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Christian evangelism in Asia often faces opposition from various political and religious forces. Although the specific types of opposition vary between different locations, opposition to evangelism and resistance to Christianity are nearly always the result of the view that Christianity is "foreign" and that the spread of the religion poses a threat to the existing power structure in any given area. In India, various anti-conversion laws prohibit conversion to Christianity in many cases, while Hindu nationalist organizations often attempt to "re-convert" Christians from tribal or Dalit communities. In both the Christian and Hindu attempts to convert these individuals, the question of what constitutes conversion by "force" or "coercion" is often an issue. In China, the governmental agencies responsible for controlling religion ultimately decide who may preach, what they may preach, where they may preach, and to whom they may preach. As a result, many evangelical Christians choose not to register with the official church and participate instead in illegal underground organizations, while some choose to remain within official church groups yet continue to participate in unauthorized evangelistic activity. In the Tibetan Autonomous Region of China, foreign missionary activity is still at a relatively early stage, and very little information is known about the methods that missionaries are employing. By examining the failures of various historical missions among Tibetan Buddhists, the current methods and hopes of missionaries in the TAR are placed in an historical context.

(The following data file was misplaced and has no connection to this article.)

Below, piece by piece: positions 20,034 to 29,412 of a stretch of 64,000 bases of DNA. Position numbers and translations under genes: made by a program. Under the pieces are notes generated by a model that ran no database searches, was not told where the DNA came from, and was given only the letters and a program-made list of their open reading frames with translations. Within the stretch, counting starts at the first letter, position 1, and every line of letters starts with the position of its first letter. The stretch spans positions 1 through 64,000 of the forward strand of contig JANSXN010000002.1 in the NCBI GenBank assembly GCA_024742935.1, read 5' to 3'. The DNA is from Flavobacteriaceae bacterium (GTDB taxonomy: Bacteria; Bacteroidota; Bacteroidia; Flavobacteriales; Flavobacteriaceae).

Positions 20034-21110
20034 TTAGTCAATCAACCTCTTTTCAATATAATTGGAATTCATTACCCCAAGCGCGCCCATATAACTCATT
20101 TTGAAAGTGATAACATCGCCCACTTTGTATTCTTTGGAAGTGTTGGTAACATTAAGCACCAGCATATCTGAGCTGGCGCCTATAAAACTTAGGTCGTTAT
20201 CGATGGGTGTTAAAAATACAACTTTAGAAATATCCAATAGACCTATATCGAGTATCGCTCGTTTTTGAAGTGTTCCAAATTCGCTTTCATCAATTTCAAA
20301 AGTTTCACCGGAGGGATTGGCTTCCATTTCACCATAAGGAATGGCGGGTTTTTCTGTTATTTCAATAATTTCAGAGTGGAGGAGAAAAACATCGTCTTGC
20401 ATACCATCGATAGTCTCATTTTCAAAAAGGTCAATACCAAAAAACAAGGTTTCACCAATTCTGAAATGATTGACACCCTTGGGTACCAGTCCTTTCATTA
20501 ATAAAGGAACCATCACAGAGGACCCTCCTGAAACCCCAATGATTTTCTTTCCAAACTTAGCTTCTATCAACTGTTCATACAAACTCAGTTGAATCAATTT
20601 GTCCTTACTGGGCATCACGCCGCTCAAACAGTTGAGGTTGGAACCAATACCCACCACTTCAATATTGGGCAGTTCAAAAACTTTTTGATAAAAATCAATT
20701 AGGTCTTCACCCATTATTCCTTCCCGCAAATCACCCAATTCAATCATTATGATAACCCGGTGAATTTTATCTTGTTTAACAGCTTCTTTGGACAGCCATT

PRC, TAR, World Missions, Evangelicals, Three Self, TSPM, Hindu-Christian Relations, Hindu Nationalism, Missions, Hindutva
Date of Defense
March 30, 2007.
A Thesis Submitted to the Department of Religion in Partial Fulfillment of the Requirements for the Degree of Master of Arts.
Includes bibliographical references.
Florida State University
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